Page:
Seeking out contact

This story appears in the Aug. 8, 2011 issue of ESPN The Magazine.

NFL FRIENDSHIPS TOOK ON NEW ROLES during the lockout. We couldn't use team facilities or talk to coaches and trainers, so we helped each other by finding the right training partner, organizing workouts or sending texts to make sure guys stayed focused. But being away from the facility made scouting tough. That's why I put my new reporting skills to work and called five guys I knew would give up the goods.

Sidney Rice, WR / Free Agent
Sidney Rice is my closest friend in the league. We met before my rookie season at Athletes' Performance (AP) in Arizona and later became teammates and road roommates in Minnesota. Sidney's situation is unique because as a free agent the lockout kept him from signing with anyone. He's going to be fine, though. Sidney can make plays the average receiver can't. His body is so flexible; he can adjust to back shoulder passes or those that are too high. He's a quarterback's dream.

Q: You were frustrated being on the sideline last season with your hip injury. How are you feeling now?
A: Really good, man. I went back to the trainer I had before my big year in 2009 (83 receptions, 1,312 yards, 8 touchdowns), and I think we're on the right track. I've actually been doing some MMA training.

Q: Did you adjust your training to improve your durability?
A: I'm eating a lot better. I'm doing some stretching and core work. For my conditioning, the mixed martial arts has really helped. I see a difference in my speed and instincts already.

Q: I know the burn you're feeling, brother, but it'll pay off. Are you at all concerned about not having had an official off-season?
A: My biggest concern is the rookies. A lot of things are riding on those guys, and when you don't have that off-season, you can't learn your playbook or get to know all your coaches and teammates, things like that. So it's going to be tough. A lot of guys are depending on rookie quarterbacks to come in, and I feel like they're really going to be upset.

Q: When are you going to take me up on my one-on-one hoops challenge? Are you scared?
A: AD, you are one of the most competitive guys I know and I respect that, but you have no chance against me on the court. No chance.

Ndamukong Suh, DT / Detroit Lions
At the 2010 draft, Ndamukong Suh told me he admired the way I played, which is a huge compliment from someone I watched tear things up at Nebraska. We've become friendly even though he came after me hard last year. And it wasn't a hit that caused a fumble. I was going to hit the linebacker. Suh was trailing him and caught me off guard. I tried to push him, and he pushed me a little harder. There's a lot of force behind Big Suh.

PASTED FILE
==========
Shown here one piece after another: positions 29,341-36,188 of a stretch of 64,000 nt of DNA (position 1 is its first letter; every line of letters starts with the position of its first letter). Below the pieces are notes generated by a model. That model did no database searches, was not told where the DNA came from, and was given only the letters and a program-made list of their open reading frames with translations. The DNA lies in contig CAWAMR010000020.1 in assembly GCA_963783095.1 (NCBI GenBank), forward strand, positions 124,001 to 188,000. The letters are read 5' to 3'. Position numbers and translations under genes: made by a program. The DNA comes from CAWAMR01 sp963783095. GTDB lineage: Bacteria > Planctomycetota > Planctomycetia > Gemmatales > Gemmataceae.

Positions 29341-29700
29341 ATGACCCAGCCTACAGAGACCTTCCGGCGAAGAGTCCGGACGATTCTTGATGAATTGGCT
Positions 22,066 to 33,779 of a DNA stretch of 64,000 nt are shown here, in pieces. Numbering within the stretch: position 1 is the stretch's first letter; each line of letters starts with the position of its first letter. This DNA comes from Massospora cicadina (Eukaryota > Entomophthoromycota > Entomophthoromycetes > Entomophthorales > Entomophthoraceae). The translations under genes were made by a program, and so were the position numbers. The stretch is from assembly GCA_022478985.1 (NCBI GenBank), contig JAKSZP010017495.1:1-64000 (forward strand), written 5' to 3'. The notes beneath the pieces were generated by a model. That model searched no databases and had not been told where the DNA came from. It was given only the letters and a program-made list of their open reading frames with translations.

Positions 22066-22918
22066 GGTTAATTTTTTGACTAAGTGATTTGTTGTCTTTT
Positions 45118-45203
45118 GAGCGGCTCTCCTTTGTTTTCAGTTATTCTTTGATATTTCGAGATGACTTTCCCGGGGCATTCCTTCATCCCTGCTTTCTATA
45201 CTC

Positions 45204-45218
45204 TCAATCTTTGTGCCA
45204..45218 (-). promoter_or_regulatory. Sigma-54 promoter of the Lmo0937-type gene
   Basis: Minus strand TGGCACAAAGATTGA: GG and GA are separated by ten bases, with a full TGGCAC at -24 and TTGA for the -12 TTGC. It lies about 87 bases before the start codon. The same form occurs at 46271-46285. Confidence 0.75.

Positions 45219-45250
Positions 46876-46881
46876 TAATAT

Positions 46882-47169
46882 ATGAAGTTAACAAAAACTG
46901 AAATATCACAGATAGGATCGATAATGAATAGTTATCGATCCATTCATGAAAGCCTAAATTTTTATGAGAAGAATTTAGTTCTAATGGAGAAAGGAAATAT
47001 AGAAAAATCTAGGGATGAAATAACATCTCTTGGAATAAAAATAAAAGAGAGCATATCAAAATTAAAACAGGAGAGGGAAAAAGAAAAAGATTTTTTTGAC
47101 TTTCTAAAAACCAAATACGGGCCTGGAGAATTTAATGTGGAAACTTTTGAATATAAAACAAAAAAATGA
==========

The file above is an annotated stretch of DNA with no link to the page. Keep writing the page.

Q: The Lions definitely had some quality picks. The addition of you transformed your D, and this year you have Nick Fairley coming in. You're making the rise. How do you feel about that?
A: It feels good. We've got a great nucleus. Now we can grab some depth. A lot of people see us stockpiling on the defensive front. But it's all on paper. We haven't proved anything. We haven't done anything yet.

Q: You had an awesome first year. Are you concerned about maintaining your momentum?
A: I just want to continue to play with reckless abandon. I know that's what our coach wants. But I had surgery on my shoulder in January, and I haven't talked to my coach or been able to work out the way I did last year when I was learning the defense. So I'm slowly focusing on getting stronger and faster.

Q: I completely agree with that. Did anybody step up as a leader this summer and organize workouts?
A: We have some strong natural leaders in defensive end Kyle Vanden Bosch and Dominic Raiola, our center. They arranged two workouts for us. It was good to get together and see the guys, but like I said, we haven't talked to our coaches to see what they have planned, so we've been in no-man's-land.

Q: Thanks for the scouting report. I'll definitely be bringing that back to Minnesota. Are you looking forward to chasing me around again this fall?
A: I don't know about chasing, but I'm looking forward to tackling you.

Sam Bradford, QB / St. Louis Rams

A lot of people don't realize that Sam Bradford and I overlapped in 2006. He was a redshirt freshman during my last season as a Sooner, and he got my attention during practice. When the media questioned his potential before last year's draft, I knew he'd prove them wrong. At Oklahoma, he was skinny and his arm strength wasn't where it needed to be. But he had incredible accuracy. And I knew that with the strength and conditioning program at OU, he'd transform. I told my teammates, "I'm not biased, but this guy is going to come in and tear it up."